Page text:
Lincoln’s Role

What, then, explains the fact that after 1860 or so, discussions of the Declaration of Independence have it speak of “inalienable” rather than “unalienable” rights? The answer, as I suspect most readers have already figured out, has to do with Abraham Lincoln.

A quick search of The Collected Works of Abraham Lincoln turns up 17 occurences of “inalienable,” all in the context of discussions of the Declaration of Independence (and here I should register the caveat that I am not a Lincoln scholar and that I am moving way out of my areas of competence).  While the bulk of them occur during his debates with Stephen Douglas, the most frequently quoted is from a speech delivered in his speech at Lewiston, Illinois of August 17, 1858:

Now if slavery had been a good thing, would the Fathers of the Republic have taken a step calculated to diminish its beneficent influences among themselves, and snatch the boon wholly from their posterity? These communities, by their representatives in old Independence Hall, said to the whole world of men: ‘We hold these truths to be self-evident: that all men are created equal; that they are endowed by their Creator with certain inalienable rights; that among these are life, liberty, and the pursuit of happiness.’ This was their majestic interpretation of the economy of the Universe. This was their lofty, and wise, and noble understanding of the justice of the Creator to his creatures. Yes, gentlemen, to all his creatures, to the whole great family of man. In their enlightened belief, nothing stamped with the Divine image and likeness was sent into the world to be trodden on and degraded, and imbruted by its fellows.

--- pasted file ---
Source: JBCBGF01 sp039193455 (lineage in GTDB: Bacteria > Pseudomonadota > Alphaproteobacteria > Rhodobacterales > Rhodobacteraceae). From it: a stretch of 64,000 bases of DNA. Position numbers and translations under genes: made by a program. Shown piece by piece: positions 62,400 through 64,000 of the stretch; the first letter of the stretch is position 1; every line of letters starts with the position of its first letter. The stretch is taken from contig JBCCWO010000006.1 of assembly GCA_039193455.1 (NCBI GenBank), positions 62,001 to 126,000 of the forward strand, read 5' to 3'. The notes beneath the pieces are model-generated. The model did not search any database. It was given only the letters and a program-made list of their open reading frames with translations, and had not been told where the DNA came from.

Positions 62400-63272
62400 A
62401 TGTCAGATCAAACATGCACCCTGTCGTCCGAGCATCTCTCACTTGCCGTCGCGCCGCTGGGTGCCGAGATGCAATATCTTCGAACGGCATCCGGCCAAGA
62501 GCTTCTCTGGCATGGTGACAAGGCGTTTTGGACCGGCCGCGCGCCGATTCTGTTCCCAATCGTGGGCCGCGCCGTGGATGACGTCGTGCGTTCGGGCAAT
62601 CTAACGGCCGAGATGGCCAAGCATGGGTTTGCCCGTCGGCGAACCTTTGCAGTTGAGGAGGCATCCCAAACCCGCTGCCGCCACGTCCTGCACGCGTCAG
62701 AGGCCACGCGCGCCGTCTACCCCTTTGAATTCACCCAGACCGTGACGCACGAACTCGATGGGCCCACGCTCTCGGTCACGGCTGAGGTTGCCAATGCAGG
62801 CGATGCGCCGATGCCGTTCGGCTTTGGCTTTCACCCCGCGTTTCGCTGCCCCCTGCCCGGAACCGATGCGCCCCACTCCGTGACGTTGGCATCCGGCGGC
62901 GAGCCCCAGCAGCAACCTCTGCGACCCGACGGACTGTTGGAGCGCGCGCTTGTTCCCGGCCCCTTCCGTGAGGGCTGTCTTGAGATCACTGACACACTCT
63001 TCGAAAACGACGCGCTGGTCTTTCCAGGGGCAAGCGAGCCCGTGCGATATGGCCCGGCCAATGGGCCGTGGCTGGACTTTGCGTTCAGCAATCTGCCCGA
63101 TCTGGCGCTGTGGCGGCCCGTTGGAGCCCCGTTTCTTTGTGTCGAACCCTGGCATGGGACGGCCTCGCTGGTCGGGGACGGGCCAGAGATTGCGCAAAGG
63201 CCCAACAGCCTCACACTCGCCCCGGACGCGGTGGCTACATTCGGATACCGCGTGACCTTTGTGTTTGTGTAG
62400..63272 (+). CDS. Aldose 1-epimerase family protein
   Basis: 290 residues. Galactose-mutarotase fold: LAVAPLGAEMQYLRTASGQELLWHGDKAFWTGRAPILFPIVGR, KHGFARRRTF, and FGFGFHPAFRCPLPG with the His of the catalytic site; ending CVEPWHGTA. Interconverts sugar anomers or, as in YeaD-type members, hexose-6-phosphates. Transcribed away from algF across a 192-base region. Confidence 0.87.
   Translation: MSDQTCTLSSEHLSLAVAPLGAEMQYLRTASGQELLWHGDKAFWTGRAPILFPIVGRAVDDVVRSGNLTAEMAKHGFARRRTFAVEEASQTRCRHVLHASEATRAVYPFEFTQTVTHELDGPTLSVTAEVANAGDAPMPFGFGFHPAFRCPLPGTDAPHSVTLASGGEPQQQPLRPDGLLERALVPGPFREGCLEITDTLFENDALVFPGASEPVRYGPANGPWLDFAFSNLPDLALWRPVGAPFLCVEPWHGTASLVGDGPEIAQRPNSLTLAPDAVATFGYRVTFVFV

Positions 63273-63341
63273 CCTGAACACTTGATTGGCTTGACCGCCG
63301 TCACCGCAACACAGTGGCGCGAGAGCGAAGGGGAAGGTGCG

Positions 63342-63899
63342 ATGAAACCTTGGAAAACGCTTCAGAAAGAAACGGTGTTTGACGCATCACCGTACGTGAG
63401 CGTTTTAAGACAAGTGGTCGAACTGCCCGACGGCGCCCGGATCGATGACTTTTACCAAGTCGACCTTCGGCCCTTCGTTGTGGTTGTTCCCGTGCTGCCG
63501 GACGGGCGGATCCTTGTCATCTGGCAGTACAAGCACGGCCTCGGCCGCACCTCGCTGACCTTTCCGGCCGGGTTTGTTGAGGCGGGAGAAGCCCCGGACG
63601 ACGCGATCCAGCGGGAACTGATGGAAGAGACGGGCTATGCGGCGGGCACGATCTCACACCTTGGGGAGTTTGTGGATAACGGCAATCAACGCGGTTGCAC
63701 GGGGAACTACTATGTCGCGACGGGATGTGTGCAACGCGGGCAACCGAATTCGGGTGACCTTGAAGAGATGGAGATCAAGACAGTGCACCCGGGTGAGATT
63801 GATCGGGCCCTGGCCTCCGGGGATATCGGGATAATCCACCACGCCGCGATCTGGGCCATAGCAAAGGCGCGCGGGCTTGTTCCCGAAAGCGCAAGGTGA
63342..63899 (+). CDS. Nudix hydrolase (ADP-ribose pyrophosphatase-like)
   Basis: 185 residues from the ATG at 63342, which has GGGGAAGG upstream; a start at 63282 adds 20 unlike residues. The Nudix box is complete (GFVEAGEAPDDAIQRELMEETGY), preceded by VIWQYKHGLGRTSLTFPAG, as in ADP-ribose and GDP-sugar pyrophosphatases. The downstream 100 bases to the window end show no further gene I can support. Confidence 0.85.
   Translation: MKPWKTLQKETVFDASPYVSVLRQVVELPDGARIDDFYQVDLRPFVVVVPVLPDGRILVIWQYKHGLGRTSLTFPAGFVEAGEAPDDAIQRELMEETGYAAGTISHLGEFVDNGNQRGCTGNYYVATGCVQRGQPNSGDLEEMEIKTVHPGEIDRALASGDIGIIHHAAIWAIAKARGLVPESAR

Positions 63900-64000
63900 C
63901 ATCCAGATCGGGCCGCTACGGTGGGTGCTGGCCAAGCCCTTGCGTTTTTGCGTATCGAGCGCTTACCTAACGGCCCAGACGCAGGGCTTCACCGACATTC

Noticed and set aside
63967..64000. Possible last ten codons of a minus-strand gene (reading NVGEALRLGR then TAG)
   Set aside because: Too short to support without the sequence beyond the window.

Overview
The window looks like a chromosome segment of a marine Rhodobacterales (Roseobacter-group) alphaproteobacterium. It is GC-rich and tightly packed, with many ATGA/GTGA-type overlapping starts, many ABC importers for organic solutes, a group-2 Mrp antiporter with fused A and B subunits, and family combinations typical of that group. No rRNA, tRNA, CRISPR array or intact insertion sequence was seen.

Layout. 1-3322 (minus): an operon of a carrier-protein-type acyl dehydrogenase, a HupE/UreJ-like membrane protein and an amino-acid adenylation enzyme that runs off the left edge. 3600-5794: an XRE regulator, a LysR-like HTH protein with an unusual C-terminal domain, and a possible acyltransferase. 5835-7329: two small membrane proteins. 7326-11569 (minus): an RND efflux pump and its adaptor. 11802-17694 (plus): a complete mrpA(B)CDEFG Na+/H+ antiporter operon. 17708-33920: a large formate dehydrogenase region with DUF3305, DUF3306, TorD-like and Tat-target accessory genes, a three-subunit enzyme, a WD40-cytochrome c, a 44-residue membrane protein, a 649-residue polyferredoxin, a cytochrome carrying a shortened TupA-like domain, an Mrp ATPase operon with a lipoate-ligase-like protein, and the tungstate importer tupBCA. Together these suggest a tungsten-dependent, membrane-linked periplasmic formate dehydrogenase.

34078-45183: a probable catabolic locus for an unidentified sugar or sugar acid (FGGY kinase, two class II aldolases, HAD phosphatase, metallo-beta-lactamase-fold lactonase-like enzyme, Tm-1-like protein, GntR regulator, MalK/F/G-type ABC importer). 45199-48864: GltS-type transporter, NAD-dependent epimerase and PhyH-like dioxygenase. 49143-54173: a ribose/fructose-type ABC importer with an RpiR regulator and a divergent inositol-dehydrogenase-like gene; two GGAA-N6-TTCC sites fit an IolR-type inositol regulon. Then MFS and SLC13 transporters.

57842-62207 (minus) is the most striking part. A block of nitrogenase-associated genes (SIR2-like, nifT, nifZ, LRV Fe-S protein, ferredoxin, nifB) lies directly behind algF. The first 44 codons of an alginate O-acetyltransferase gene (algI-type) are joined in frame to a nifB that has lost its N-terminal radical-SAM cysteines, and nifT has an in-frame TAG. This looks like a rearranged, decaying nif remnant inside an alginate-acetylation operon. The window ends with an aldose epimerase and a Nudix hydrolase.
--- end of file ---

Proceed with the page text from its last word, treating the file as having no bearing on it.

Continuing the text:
The only occurrence of “unalienable” that I could find in Lincoln’s works occurs in the report on the Lewiston speech that appeared in the Chicago Press and Tribune of August 21, 1858, an account that (according to the editors of the Collected Works) was picked up by other newspapers.

The reporter for the Press and Tribune rendered the relevant passage of the speech as follows (emphasis mine):

Now, if slavery had been a good thing, would the Fathers of the Republic have taken a step calculated to diminish its beneficent influences among themselves, and snatch the boon wholly from their posterity? These communities, by their representatives in old Independence Hall, said to the whole world of men: “We hold these truths to be self evident: that all men are created equal; that they are endowed by their Creator with certain unalienable rights; that among these are life, liberty and the pursuit of happiness.”